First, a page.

Editor’s note: The original story was updated to reflect launch vehicle anomaly

The U.S. Navy along with the U.S. Air Force’s Operationally Responsive Space Office, in partnership with Sandia National Laboratories, the University of Hawaiʻi’s Hawaiʻi Space Flight Laboratory, the Pacific Missile Range Facility and Aerojet Rocketdyne Corp. launched the first rocket from Hawaiʻi.

After take-off, the experimental launch vehicle experienced an anomaly. ORS is currently assessing the cause.

The rocket was launched from the U.S. Navy’s Pacific Missile Range Facility at Barking Sands, Kauaʻi, through a mission known as ORS-4. The mission was sponsored by the Space and Missile Systems Center’s Operationally Responsive Space Office and was the first launch of the Super Strypi launch system. The rocket was carrying UH’s hyperspectral imager as the primary payload, along with 12 cubesats in an integrated payload stack.

Despite the vehicle issue, the project is still a tremendous success for University of Hawaiʻi. About 150 students worked on the payload, a hyperspectral imager called HiakaSat. All milestones for the payload were met and the students received real-world aerospace experience in building a sophisticated satellite.

Because of this project, there is now a rocket launch pad and rail launcher in place at Pacific Missle Range Facility and those assets performed well today. There are also tracking stations in place at Kauaʻi Community College and Honolulu Community College that are fielding requests for services from commercial agencies. UH students at multiple campuses, including the community colleges, are currently working on payloads for future space launches.

Super Strypi

The Super Strypi launch vehicle fastened to a rail launch system at the Pacific Missile Range Facility in Kauaʻi, Hawaiʻi. (credit: U.S. Air Force)

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This Post Has 14 Comments
  1. This is a great story of a great learning experience, filled with pride and eagerness as we look forward to more of these progressive partnerships and projects. This project has also been remarkable in strengthening campus-campus links across the UH system binding us together, which has ignited excitement for everyone at every level. Congratulations Team UH!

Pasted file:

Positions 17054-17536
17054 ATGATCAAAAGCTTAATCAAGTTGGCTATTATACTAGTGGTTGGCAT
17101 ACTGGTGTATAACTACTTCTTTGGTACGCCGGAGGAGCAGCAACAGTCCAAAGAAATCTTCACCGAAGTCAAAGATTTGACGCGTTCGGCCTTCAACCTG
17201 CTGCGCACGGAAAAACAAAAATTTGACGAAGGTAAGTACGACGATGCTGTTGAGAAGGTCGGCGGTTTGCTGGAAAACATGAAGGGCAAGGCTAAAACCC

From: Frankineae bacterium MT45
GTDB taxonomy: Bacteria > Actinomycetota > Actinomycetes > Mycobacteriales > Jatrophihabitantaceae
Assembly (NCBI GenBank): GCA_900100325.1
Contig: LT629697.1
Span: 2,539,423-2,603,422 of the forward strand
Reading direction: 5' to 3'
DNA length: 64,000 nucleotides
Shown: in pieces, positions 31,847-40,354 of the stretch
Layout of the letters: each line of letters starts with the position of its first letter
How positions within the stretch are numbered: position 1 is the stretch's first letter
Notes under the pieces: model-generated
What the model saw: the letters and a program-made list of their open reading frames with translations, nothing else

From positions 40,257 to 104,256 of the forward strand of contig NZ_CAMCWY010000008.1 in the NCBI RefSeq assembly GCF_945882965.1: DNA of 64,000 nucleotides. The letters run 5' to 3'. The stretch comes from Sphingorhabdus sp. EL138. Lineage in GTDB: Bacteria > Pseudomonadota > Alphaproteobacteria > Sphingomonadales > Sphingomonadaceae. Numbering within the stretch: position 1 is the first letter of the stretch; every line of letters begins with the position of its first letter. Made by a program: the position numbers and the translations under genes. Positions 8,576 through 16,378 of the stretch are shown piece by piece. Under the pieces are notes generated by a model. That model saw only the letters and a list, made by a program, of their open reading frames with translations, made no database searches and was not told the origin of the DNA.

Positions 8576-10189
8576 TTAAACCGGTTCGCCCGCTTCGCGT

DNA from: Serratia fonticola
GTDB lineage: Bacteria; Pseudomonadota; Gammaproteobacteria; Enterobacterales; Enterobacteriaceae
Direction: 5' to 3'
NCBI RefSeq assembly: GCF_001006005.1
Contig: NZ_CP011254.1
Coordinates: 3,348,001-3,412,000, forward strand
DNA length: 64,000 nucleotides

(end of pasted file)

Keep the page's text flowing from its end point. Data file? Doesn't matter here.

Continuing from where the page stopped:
2. […] The U.S. Navy along with the U.S. Air Force’s Operationally Responsive Space Office, in partnership with Sandia National Laboratories, the University of Hawaiʻi’s Hawaiʻi Space Flight Laboratory, the Pacific Missile Range Facility and Aerojet Rocketdyne Corp. launched the first rocket from Hawaiʻi. After take-off, the experimental launch vehicle experienced an anomaly. Video shot by a spectator near Kauai’s Pacific Missile Range Facility on Tuesday shows the “Super Strypi” launcher breaking up in flight. ORS is currently assessing the cause. The rocket was launched from the U.S. Navy’s Pacific Missile Range Facility at Barking Sands, Kauaʻi, through a mission known as ORS-4. The mission was sponsored by the Space and Missile Systems Center’s Operationally Responsive Space Office and was the first launch of the Super Strypi launch system. The rocket was carrying UH’s hyperspectral imager as the primary payload, along with 12 cubesats in an integrated payload stack. “The ORS-4 mission on an experimental Super Strypi launch vehicle failed in mid-flight shortly after liftoff at 5:45 p.m.,” the Air Force said, in a statement Tuesday night Despite the vehicle issue, the project is still a tremendous success for University of Hawaiʻi. About 150 students worked on the payload, a hyperspectral imager called HiakaSat. All milestones for the payload were met and the students received real-world aerospace experience in building a sophisticated satellite. “Despite what happened today, this is a tremendous success for the University of Hawaii,” UH spokesman Dan Meisenzahl said. “We had about 150 students work on this program. They built a satellite. It met every milestone. It passed every test and they delivered it on time,” Meisenzahl said.  Because of this project, there is now a rocket launch pad and rail launcher in place at Pacific Missle Range Facility and those assets performed well today. There are also tracking stations in place at Kauaʻi Community College and Honolulu Community College that are fielding requests for services from commercial agencies. UH students at multiple campuses, including the community colleges, are currently working on payloads for future space launches. Credit: hawaii.edu, hawaiinewsnow.com […]

  3. […] “About 150 students worked on a payload, a hyperspectral imager called HiakaSat,” a university wrote. “All milestones for a cargo were met and a students perceived real-world aerospace knowledge in building a worldly satellite.” […]

  4. Because of this project, there is now a rocket launch pad and rail launcher in place at Pacific Missile Range Facility and those assets performed well today. There are also tracking stations in place at Kauaʻi Community.

    Why wasn’t consider the old launching missiles site use by the US. ARMY for the Nike-Hercules or Ajax missiles? Just an observation. No need to follow up with a respond.

  5. Hey, in this business things blow up. It IS rocket science, after all. No need to downplay a failure as an “anomaly” or “vehicle issue.” All in all, this was a great opportunity for UH students. I understand that there may be a second and final attempt unless the program is cancelled.

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